There's bad news for CME providers who rely on pharmaceutical industry grants in the Accreditation Council for CME's Annual Report Data 2007. Providers reported bringing in $1.2 billion in commercial support, a less than 1 percent increase over 2006 — the lowest growth rate by far since thebegan recording its data in 1998. In 2006, for example, commercial support jumped 8 percent; in 2004 it rose 4 percent. This news is not unexpected, as experts have been predicting a commercial support nosedive for the past five years due to the increasingly stringent regulatory environment. Overall, providers earned 48 percent of their income from industry grants, down from 50 percent in 2006.
The good news is that total income for CME providers is up more than 6 percent, to $2.5 billion, although this jump did not quite keep pace with expenses, which are up nearly 7 percent. Advertising and exhibits brought in $274 million, an increase of 12 percent this year; while other income, which includes participant registration fees and allocations from providers' parent organizations, also rose 12 percent, to $1 million. This is an improvement over 2006, when advertiser/exhibitor income was up 4 percent and all other income climbed 5 percent over 2005.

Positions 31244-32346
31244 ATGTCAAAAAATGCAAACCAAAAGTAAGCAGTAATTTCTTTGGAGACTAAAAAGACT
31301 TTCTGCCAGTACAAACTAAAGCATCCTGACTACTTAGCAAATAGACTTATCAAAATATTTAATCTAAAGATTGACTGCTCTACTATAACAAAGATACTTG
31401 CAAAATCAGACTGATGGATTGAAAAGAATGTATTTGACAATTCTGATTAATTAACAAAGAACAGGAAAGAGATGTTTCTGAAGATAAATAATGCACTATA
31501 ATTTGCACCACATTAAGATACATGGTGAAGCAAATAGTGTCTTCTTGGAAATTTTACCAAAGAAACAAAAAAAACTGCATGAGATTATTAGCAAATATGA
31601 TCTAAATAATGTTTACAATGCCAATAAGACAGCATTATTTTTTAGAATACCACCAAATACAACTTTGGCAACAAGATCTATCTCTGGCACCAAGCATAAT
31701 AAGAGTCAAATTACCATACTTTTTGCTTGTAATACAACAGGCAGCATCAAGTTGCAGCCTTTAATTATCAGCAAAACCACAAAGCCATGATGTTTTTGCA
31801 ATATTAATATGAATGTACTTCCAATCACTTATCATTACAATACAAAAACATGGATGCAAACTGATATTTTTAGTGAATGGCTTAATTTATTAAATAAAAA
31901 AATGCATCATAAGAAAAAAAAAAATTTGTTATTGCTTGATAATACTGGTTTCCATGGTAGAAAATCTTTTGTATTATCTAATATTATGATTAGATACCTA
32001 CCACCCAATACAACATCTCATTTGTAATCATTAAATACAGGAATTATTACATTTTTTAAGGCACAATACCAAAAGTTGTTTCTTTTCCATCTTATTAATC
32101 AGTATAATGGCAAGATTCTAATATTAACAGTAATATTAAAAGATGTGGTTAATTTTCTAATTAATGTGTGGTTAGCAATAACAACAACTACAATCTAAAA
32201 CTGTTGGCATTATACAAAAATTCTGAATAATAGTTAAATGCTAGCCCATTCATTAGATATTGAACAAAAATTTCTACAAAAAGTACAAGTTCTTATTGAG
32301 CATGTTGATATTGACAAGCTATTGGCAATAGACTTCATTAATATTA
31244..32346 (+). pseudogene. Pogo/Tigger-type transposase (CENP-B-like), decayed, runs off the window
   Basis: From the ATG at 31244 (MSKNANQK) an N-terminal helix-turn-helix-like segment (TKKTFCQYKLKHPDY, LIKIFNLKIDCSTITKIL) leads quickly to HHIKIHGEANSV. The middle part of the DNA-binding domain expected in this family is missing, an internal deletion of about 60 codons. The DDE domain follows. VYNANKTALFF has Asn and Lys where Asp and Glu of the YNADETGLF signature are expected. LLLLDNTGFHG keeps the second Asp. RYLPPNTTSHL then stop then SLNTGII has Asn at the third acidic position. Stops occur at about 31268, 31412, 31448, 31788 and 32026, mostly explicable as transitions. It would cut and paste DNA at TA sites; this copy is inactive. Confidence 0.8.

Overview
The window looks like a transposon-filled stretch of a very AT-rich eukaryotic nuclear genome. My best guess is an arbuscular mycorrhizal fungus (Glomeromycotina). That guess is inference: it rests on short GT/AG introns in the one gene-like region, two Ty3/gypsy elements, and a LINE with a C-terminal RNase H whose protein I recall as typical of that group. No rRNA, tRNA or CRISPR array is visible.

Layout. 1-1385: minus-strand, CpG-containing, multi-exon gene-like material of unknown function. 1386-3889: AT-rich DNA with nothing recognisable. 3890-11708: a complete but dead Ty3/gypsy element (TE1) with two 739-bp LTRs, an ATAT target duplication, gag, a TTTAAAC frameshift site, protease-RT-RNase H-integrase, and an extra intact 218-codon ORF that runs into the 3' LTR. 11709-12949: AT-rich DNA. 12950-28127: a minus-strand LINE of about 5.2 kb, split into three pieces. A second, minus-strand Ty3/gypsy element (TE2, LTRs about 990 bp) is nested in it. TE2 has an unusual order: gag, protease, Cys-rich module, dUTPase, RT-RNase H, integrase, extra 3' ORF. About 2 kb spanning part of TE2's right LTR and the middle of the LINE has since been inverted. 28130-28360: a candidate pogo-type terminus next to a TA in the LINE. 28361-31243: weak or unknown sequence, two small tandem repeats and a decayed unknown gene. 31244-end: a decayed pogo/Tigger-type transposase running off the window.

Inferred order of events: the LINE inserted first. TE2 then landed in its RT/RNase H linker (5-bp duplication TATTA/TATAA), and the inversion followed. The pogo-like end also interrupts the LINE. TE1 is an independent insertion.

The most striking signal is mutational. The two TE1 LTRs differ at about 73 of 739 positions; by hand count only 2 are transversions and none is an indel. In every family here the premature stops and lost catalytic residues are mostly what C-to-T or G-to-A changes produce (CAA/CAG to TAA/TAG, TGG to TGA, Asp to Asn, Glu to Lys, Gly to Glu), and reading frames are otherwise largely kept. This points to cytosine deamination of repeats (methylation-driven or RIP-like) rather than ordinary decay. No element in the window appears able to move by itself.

Slicing the Pie
No provider group has received as much scrutiny as medical education and communication companies, categorized as publishing/education companies in the data report, so perhaps it is not surprising that their commercial support dropped this year by about 4 percent. However, they continue to attract the biggest share of commercial support, bringing in $594 million, or 72 percent of their income from commercial support in 2007, down from 76 percent in 2006.
Commercial support for medical schools also dropped, by 5 percent, to $245 million in 2007. Hospitals' funding declined as well, to $47 million, an 18 percent drop. However, the other two top provider categories increased their levels of commercial support in 2007: nonprofit physician membership organizations received $215 million, up 16 percent; other nonprofits brought in $78 million, an increase of 37 percent. Compare that to 2006, when each of those five categories went up over 2005; however, in 2005 publishing/education companies increased their level of commercial support by 12 percent over 2004, while almost all the other provider types saw a decrease, including medical schools, whose funding declined 6 percent.
Total commercial support by year, with growth rates
Note: Numbers and percentages are rounded.
Source: ACCME Annual Data Report 2007